Once the cancer cells have escaped, they need a getaway vehicle. That’s where adhesive proteins like focal adhesion kinases (FAKs) come in. These promote metastasis by allowing cancer cells to easily migrate to other organs and areas of the body.
What About Cancer Cell Migration?
This study in Current Oncology (2016) Velasco, G, et al. “Anticancer Mechanisms of Cannabinoids.” Current Oncology (Toronto, Ont.), Multimed Inc., Mar. 2016, www.ncbi.nlm.nih.gov/pmc/articles/PMC4791144/. found that cannabinoids could inhibit FAKs in cancer cells in mice, thereby taking away their ability to migrate. Researchers also found that THC could potentially promote cell death through activating CB1 and CB2 receptors. But that’s not all they found. Scientists also discovered that THC can produce a shift of the cytokine profile and stimulate mobilization of myeloid-derived suppressor cells, thereby regulating anti-tumor immunity.
In addition, researchers have discovered that CBD has the ability to turn off the body’s Id-1 gene in breast cancer. This pro-metastatic gene is what makes this type of cancer so aggressive. By turning off this gene, CBD also promotes inhibition of other genes that also promote metastasis. Through slowing or preventing the spread and growth of breast cancer cells, this treatment could save a considerable number of lives.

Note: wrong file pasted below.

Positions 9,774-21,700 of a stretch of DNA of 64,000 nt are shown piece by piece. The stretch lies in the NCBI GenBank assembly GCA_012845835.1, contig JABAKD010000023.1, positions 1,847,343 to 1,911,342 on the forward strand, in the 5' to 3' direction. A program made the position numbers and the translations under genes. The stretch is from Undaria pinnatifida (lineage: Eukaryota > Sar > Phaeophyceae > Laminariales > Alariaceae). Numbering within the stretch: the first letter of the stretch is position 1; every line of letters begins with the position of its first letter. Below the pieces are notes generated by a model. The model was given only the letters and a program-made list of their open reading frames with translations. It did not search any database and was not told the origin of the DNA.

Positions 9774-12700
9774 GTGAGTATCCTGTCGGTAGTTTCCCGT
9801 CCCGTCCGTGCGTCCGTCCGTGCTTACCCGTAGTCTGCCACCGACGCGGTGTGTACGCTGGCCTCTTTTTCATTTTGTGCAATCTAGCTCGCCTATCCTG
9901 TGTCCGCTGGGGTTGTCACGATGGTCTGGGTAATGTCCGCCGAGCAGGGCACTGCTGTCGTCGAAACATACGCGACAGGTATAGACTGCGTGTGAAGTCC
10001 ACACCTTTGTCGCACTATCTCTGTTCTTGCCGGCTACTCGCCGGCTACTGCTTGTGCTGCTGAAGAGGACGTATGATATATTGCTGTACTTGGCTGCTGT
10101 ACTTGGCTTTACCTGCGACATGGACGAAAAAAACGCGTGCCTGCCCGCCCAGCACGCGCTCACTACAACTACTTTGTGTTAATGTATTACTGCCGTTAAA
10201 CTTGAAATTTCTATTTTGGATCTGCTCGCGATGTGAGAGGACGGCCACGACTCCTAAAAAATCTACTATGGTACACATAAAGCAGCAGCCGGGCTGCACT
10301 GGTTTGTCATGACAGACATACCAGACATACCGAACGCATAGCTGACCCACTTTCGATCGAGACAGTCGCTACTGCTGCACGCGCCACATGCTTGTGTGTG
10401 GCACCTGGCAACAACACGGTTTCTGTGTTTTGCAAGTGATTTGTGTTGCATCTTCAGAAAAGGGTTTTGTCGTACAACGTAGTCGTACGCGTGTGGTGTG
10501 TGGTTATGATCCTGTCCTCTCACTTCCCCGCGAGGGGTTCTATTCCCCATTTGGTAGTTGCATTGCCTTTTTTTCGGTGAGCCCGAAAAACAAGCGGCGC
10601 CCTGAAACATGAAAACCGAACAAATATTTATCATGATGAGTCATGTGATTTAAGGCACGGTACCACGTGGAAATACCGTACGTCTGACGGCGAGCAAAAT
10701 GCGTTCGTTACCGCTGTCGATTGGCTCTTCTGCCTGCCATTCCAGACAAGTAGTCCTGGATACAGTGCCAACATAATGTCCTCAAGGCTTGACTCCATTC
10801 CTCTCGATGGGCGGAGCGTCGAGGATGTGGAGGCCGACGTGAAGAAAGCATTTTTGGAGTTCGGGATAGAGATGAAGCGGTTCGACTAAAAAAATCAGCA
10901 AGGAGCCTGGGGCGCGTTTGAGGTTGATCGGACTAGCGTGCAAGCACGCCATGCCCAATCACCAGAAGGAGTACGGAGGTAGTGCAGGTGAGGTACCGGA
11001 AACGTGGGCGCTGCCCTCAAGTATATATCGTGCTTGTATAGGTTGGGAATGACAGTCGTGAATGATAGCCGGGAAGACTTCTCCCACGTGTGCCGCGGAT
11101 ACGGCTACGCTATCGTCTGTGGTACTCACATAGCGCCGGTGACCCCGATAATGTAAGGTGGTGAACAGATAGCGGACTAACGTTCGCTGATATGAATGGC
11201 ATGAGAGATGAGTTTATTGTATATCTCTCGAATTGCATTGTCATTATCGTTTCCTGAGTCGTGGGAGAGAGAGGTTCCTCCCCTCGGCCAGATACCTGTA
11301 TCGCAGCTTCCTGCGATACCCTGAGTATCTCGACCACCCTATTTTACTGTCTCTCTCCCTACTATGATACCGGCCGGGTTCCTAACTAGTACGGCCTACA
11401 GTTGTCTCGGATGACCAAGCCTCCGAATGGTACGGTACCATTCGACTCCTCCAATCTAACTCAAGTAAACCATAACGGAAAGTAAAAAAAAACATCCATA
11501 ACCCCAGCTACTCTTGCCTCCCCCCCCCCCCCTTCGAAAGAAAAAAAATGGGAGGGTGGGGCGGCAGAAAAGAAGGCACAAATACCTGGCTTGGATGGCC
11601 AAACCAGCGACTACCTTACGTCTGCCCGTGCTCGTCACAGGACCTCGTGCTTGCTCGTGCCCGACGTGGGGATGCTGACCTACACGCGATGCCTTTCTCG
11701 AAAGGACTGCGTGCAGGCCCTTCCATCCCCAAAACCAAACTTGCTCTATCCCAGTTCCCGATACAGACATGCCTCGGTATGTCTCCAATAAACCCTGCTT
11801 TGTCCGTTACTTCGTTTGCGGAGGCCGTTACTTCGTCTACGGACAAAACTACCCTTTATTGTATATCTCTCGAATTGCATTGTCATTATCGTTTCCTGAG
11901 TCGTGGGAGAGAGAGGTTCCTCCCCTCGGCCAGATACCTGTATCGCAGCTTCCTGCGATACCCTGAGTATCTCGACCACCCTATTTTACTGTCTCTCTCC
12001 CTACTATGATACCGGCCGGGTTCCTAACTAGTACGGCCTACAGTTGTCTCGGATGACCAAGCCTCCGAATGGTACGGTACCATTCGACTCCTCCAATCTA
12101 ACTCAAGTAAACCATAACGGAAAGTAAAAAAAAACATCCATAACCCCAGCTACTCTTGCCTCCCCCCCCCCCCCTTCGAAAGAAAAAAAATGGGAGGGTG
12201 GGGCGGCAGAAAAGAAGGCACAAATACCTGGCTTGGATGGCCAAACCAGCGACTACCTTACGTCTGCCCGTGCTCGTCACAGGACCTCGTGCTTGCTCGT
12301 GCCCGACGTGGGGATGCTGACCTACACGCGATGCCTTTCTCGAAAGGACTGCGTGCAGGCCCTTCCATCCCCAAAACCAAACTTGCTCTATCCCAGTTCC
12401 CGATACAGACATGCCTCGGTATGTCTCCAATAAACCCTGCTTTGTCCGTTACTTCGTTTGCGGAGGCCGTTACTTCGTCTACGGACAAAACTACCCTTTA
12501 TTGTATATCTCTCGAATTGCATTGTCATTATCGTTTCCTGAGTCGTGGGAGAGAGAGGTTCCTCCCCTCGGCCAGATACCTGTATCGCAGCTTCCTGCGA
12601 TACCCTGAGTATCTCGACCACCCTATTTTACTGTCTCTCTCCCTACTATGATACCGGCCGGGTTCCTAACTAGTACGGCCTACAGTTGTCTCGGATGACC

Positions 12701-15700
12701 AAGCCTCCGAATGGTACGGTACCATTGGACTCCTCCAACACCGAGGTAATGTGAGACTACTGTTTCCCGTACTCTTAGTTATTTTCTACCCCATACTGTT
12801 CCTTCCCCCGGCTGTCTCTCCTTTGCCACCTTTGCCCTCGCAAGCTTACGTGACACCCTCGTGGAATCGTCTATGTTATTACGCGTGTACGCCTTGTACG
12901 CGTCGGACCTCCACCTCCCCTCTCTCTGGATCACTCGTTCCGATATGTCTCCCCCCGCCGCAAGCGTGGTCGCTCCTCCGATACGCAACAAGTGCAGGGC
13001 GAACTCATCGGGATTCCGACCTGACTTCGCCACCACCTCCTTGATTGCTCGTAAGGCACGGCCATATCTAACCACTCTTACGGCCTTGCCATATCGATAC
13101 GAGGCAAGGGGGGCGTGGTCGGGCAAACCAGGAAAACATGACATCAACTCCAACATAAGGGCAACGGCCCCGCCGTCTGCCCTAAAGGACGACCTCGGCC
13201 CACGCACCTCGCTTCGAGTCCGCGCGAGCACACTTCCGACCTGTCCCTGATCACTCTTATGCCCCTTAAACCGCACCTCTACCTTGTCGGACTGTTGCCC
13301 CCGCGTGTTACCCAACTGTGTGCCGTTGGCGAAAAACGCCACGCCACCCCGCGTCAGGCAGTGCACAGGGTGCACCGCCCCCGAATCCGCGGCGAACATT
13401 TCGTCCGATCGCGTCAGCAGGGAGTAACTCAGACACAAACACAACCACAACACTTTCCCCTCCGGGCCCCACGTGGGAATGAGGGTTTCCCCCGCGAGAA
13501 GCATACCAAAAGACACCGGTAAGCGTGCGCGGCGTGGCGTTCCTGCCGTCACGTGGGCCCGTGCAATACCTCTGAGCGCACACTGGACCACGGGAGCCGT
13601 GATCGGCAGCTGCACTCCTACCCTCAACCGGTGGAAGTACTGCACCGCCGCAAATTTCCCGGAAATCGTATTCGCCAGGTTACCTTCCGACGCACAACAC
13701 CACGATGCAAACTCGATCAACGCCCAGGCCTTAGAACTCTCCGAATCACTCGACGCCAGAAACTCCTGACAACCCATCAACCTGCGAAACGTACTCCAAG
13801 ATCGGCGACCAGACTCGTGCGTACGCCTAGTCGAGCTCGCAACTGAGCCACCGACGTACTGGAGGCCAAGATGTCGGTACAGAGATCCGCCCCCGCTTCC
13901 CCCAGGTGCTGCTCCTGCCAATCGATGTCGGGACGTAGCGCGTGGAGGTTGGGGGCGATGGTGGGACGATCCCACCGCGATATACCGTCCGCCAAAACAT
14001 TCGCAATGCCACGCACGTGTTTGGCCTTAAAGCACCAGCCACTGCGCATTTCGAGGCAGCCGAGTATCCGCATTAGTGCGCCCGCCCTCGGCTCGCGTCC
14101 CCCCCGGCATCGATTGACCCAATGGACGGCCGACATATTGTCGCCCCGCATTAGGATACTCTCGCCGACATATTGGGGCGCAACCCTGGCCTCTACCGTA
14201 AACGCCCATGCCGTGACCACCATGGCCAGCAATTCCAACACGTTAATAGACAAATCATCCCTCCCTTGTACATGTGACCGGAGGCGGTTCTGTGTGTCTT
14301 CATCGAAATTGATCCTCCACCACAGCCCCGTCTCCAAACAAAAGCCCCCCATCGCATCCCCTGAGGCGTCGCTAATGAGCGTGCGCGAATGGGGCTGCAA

The Future of Cannabinoid Cancer Treatment
Along with the potential ability of cannabinoids to slow cancer growth, scientists have been encouraged by the low toxicity of cannabis — particularly CBD. More than the toxicity profile looks promising, too. Researchers have found that it’s possible CBD could work alongside other medications and treatments without interfering.
Along with THC and CBD, researchers are also delving into the potential cancer-fighting abilities of terpenes and flavonoids. For instance, scientists have explored myrcene’s ability to also stimulate cancer-cell death and inhibit metastasis.
Granted, much of the existing cannabinoid-cancer research is conducted on lab mice or in vitro. But nevertheless, these results are incredibly promising, and pave the way for more research in the future. With additional studies and human trials, it’s possible that scientists could turn cannabis into a medicine that treats and prevents metastasis. And, if cannabis can indeed inhibit this final, fatal stage of cancer to progress, the potential for survival from aggressive cancers could be profound.
|↑1||McAllister, et al. “The Antitumor Activity of Plant-Derived Non-Psychoactive Cannabinoids, Journal of Neuroimmune Pharmacology.” DeepDyve, Springer US, 28 Apr. 2015, www.deepdyve.com/lp/springer-journals/the-antitumor-activity-of-plant-derived-non-psychoactive-cannabinoids-cmxY2L7Aev.|
|↑2||Bifulco, et al. “Endocannabinoids as Emerging Suppressors of Angiogenesis and Tumor Invasion (Review), Oncology Reports.” DeepDyve, Spandidos Publications, 1 Apr. 2007, www.deepdyve.com/lp/spandidos-publications/endocannabinoids-as-emerging-suppressors-of-angiogenesis-and-tumor-Q1vjg0toyS.|
|↑3||Vaccani, et al. “Cannabidiol Inhibits Human Glioma Cell Migration through a Cannabinoid Receptor‐Independent Mechanism, British Journal of Pharmacology”. DeepDyve, Wiley Subscription Services, Inc., A Wiley Company, 1 Apr. 2005, www.deepdyve.com/lp/wiley/cannabidiol-inhibits-human-glioma-cell-migration-through-a-cannabinoid-gR0oEi08du.|
|↑4||Velasco, G, et al. “Anticancer Mechanisms of Cannabinoids.” Current Oncology (Toronto, Ont.), Multimed Inc., Mar. 2016, www.ncbi.nlm.nih.gov/pmc/articles/PMC4791144/.|